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First and Last

The Paris 2024 Olympics

by Brian Radcliffe

Suitable for Whole School (Sec)


To explore our understanding of personal values and motivation.

Preparation and materials

  • None required.


  1. As you’re probably aware, the Olympics starts later this month, on Friday 26 July. It will take place in the city of Paris.

  2. So, we’re going to begin today’s assembly with a short Olympics quiz.

    The last Olympics should have taken place in 2020, but it was delayed until 2021 because of the Covid-19 pandemic.

    Ask the following questions, taking responses from the students after each one.

    - Where was the last Olympics located? (Answer: Tokyo)

    - At the Tokyo Olympics, what did Marcell Jacobs and Elaine Thompson-Herah do? (Answer: they won the men’s and women’s 100-metre races, and are the fastest man and woman in the world. Their names have gone down in Olympic history, alongside many greats from the past.)

    -  At the Tokyo Olympics, what did Zharnel Hughes and Daryll Neita do? (Answer: Zharnel and Daryll, who are both British sprinters, were placed last in the men’s and women’s 100-metre races. Zharnel was disqualified for a false start, so he wasn’t allowed to run. Daryll simply wasn’t as fast as the other seven athletes in her race.)

  3. Have you ever come last in a competition? It can seem like our lives are full of competitions nowadays. And I’m not just talking about sport; there’s competition to achieve the best result in a test, to get the best place in the queue, to buy the most fashionable clothes and the latest gadget. There’s competition in groups of people too: to be the most popular, the most listened to, the most amusing, the most influential. Life is a competition of Olympic proportions.

Time for reflection

How does it feel to come last? How would Zharnel and Daryll have felt to come last in their races? What have they done with that feeling?

Over time, both athletes would hopefully have realized how well they had done simply to reach the finals of the 100-metre races in the Olympics. It did not end how either of them would have wished, but both of them had made it through to the final. Other athletes, with better times and experience, had not. These two were among the top eight athletes at their distance at that moment. They had competed against their heroes and pushed them all the way.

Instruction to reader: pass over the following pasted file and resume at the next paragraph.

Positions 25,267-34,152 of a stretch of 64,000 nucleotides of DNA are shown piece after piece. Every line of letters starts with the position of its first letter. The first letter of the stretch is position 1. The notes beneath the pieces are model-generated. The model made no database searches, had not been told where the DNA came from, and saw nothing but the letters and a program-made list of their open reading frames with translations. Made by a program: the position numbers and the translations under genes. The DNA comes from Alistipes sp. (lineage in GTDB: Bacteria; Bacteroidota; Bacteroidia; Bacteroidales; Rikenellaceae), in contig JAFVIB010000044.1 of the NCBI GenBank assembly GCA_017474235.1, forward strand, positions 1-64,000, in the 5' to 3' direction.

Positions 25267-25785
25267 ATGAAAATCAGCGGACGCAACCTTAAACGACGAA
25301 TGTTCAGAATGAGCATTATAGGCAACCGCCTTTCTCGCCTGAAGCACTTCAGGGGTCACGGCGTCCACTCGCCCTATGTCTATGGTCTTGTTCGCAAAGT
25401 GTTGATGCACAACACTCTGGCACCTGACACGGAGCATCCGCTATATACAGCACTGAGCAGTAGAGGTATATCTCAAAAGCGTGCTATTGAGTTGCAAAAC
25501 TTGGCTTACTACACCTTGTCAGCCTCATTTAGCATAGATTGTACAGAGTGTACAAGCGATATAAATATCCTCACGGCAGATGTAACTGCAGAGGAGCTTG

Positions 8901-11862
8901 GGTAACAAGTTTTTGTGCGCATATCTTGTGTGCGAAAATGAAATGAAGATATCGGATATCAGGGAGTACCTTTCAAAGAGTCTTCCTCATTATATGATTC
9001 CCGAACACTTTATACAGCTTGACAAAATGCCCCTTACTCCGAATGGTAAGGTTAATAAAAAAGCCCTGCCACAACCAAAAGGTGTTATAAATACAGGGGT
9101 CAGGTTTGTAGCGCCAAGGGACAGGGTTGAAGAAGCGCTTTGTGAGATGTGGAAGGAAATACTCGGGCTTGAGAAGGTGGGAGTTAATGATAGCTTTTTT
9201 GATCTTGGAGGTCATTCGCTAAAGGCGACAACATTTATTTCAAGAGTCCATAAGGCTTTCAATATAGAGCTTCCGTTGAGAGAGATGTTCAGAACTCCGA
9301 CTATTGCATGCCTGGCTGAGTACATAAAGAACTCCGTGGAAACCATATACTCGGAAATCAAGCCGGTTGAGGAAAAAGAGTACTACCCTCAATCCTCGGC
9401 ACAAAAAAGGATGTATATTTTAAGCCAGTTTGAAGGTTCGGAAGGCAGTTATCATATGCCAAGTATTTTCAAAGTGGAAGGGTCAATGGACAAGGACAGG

However, this knowledge was not enough for Zharnel and Daryll. Over the next three years, Daryll won a series of bronze medals at European and Commonwealth level. She had entered the top three. She’d emerged as a consistent performer, a rival to Dina Asher Smith, the UK number one. She’d faced the challenge and was motivated to go better each time.

For Zharnel, the consequences of his Olympic disqualification have been even more dramatic. Last year, he broke both UK national sprint records, the 100 and 200 metres, to become the fastest ever British athlete. He also won a bronze medal at the World Championships. Zharnel says he has learned to relax, and not put too much pressure on himself to achieve. Both athletes believed in their own abilities, even after suffering a setback.

So, what might Zharnel and Daryll’s experience teach us?

We’re not thinking here about the great achievers among us: the winners, the successful, the inevitable victors. We’re thinking about those of us who are used to coming last, or at least not in the top three.

First, let’s appreciate our little victories. They might not mean anything to anyone else, but we know that someone in a lesson listened to our idea, that we got our highest score in that test, that we made the subs bench for that match. Let’s rejoice in these things, even if only to ourselves. Let’s make ourselves proud.

Second, let’s take these little victories as motivation for the future. Let’s not rest on our laurels - instead, we can aim even higher!

Third, let’s look out for those we’ve beaten, who may feel downhearted, who can only see themselves as failures. Let’s point out their victories and celebrate with them.


‘Proud’ by Heather Small, available at: (3.52 minutes long)

Extension activity

Jesus once said, ‘Many who are first will be last, and many who are last will be first.’ (Matthew 19.30)

Ask the students what they think Jesus meant by this apparently contradictory statement. Is he being encouraging or discouraging? Discuss as a group.

Publication date: July 2024   (Vol.26 No.7)    Published by SPCK, London, UK.
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